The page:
The thrill of the drawRichard Dickinson |
In recent times, there has been much talk of how to make Test cricket more “interesting”. Some worthy ideas have been mooted; some have talked of trying to produce more results. Yet some of the most exciting finishes to Test matches ended in draws. Pretty much invariably, this will leave one team (occasionally both) kicking themselves, but it’s still a great spectacle. I’ve ignored games where loss of playing time interfered, as this somewhat taints the thrill for my money, with one team always rightly getting the feeling that they’ve been robbed, and would have won had lost time been possible to make up.
But here’s a quick look at a few of the drawn thrillers from the last decade which saw a full game’s play:
Australia vs. India, Adelaide Oval, 2007/08 – though they already knew they had lost the series, India saved this game on the last day thanks almost exclusively to an audacious 150 from Virender Sehwag, who had only been a last-minute inclusion in the touring party after being left-out of the “probables” list. Australia did just enough for much of the day to keep in with a sniff of victory, however, and the game was still in the balance until Sehwag and wicketkeeper Mahendra Dhoni came together just before Tea. And all the while Michael Clarke knew that his miss of a simple slip catch offered by Sehwag (on 2) the previous evening had almost certainly been the decisive factor in Australia’s failed charge for victory. They had to settle for a 2-1 series win.
West Indies vs. India, ARG, 2006 – games at The ARG weren’t often terribly interesting, apart from when record scores of some sort were at risk. In the Tests there in 2004 and 2005 (both of which were dead final Tests anyway), 2920 runs had been scored for the loss of 37 wickets. But in the opening Test of the 2006 series, India had engineered a turnaround from a big first-innings deficit and had the entire last day to bowl West Indies out. They so nearly managed it. By lunch on the final day the home team had lost three wickets, including lynchpin Brian Lara for a duck, and India looked firm favourites. But a defiant stand between Chris Gayle and Shivnarine Chanderpaul ate-up almost a third of the day’s overs. India once again took command after Tea, and in the final hour they required only three wickets. However, an extraordinary and totally inappropriate innings from spinner Dave Mohammed gave West Indies the sniff of a draw, and genuine rabbits Fidel Edwards and Corey Collymore were able to withstand the tension of the final 19 balls, the impact of which was felt even in the stands, where for a change no one was dancing. The next two were drawn as well, but India managed to win the series anyway, taking the final game.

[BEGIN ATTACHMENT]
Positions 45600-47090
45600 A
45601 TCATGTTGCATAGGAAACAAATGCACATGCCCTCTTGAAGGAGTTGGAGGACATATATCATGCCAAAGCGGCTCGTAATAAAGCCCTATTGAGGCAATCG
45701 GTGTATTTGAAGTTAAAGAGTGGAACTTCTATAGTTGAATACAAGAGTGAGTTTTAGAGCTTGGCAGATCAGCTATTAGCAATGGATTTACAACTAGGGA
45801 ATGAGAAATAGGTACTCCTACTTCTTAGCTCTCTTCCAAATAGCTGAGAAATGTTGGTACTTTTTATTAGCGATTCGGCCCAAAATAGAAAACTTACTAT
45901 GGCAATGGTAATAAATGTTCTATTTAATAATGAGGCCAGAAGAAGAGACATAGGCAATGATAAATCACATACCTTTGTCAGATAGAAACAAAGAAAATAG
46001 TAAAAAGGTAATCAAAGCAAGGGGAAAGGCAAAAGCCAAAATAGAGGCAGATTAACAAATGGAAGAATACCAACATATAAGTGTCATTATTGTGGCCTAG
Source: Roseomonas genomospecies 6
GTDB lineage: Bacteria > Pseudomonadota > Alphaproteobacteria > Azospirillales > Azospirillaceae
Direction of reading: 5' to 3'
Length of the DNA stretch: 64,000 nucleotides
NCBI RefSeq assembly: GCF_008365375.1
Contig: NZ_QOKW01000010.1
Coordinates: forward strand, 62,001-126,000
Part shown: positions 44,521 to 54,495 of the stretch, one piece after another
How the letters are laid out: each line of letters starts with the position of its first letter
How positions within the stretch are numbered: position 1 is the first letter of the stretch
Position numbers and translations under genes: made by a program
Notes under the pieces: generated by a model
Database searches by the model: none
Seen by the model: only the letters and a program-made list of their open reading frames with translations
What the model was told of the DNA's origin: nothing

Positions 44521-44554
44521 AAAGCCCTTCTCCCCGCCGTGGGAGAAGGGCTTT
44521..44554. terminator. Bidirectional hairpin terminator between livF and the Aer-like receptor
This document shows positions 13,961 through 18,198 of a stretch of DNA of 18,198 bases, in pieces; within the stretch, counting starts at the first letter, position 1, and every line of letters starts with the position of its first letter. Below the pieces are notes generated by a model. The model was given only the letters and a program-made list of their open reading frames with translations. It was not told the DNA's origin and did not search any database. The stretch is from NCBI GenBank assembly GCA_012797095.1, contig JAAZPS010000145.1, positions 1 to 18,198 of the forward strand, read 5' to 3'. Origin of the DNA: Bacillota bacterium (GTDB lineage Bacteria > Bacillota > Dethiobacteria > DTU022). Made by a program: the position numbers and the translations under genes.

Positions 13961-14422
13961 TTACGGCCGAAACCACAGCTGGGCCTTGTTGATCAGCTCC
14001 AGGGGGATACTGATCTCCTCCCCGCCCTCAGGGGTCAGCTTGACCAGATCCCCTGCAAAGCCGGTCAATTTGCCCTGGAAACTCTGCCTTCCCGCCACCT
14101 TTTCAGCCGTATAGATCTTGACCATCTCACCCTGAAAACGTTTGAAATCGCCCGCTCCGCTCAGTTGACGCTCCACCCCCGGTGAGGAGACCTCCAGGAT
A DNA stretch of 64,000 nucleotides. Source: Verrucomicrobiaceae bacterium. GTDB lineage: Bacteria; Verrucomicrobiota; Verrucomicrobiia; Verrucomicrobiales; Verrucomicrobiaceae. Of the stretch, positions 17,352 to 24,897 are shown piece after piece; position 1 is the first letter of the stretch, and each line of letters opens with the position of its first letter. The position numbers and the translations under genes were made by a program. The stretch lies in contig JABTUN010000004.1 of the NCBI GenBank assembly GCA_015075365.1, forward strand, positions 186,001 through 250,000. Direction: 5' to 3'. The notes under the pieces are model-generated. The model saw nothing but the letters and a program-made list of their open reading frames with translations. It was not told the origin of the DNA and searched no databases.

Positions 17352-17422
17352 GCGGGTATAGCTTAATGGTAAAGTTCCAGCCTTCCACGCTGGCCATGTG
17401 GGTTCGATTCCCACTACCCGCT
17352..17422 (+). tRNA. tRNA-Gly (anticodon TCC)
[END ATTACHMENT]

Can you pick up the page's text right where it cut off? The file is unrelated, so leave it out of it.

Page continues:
New Zealand vs. Sri Lanka, McLean Park, 2004/05 – after a snooze-worthy Test for the greater part, this game suddenly came to life midway through the last day as Lasith Malinga hurled his way through New Zealand’s second-innings. Had the Lankans managed to grab the last couple of wickets as quickly as the rest, and had a small number of overs not been lost, they might just have won one of the most unthinkable victories in history. It was a shame for them that they didn’t, as New Zealand took the Second Test and won the series.
India vs. Pakistan, Mohali, 2004/05 – in this opening Test of the series, India achieved a massive first-innings lead and had Pakistan six down leading by just 39 shortly before the fourth-day close. But one of the greatest rearguards in Test history from Abdur Razzaq and Kamran Akmal on the last day staved-off defeat for Pakistan. The rearguard turned-out to be crucial as Pakistan achieved an uplifting 1-1 draw in the series having been distinct second-favourites.
Australia vs. Sri Lanka, Cairns, 2004 – a rare case. Australia piled-up a colossal first-innings and did not win, as the Sri Lankans replied well in their own first dig, then just held-out against defeat on the final day, with Shane Warne’s chase to equal and surpass the Test wicket record of Muttiah Muralitharan (who had pulled-out of the tour) adding to the high drama. The hosts (Warne included) could not quite capture the final two wickets, Upul Chandana, Chaminda Vaas and Nuwan Zoysa gluing themselves to the crease as the day drew to a close. To avert a 2-0 whitewash was a minor achievement for the tourists, and Warne and Murali were level at the top of the pile for a brief time.